School was busy feeding me a diet of politically correct kitchen sink novels that I was supposed to “identify” with. Poor kids growing up in rough neighbourhoods, against a backdrop of bad weather and alcoholic parents. I hated all them all.
Hemingway was a revelation. He wrote about things I knew about, like boxing and fishing. He wrote about them with a concise grace, describing their essential beauty. He wrote in short, stripped down sentences, rythmic, trying to isolate the truth of every sentence. Love, sport and manliness dignified in literature.
Hemingway was my introduction to manly style. His worldly, grizzled men, equally at ease in Paris and Pamplona, had a style that I wanted to emulate. His women were beautiful and unsettling, often the equal of the men they were in love with, yet compromised by that love, compelled to act against their own best interests.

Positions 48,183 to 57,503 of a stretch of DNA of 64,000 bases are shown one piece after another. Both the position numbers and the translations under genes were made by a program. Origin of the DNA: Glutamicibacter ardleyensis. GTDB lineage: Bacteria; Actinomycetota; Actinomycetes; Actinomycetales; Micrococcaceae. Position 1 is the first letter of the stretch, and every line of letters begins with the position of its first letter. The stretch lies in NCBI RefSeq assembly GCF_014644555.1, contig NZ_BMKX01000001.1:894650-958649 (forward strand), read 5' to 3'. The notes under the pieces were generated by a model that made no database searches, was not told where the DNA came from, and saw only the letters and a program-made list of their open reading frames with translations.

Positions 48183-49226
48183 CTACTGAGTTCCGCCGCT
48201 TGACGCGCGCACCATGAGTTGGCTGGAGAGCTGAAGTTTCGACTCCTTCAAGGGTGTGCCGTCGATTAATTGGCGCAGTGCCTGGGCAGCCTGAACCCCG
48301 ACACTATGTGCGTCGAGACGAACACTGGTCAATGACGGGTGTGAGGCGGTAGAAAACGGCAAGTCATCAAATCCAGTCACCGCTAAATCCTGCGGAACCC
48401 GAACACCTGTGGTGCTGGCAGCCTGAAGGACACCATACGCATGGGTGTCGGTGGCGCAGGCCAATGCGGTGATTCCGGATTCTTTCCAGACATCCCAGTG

Hemingway’s men are a combination of action and reflection. Hemingway’s men are stoic yet I am always amazed at how much they feel. The sensitivity of Nick Adams, the hero of The first 49 Stories, the compassion of Harry Morgan in To Have and Have Not.
Hemingway had a style that was complex and lived out both in real life and his books. Read the books first, then delve into his life. He contributed to my style, to both good and bad effect.
I have his picture on my blog and I have more to write about him and his books.
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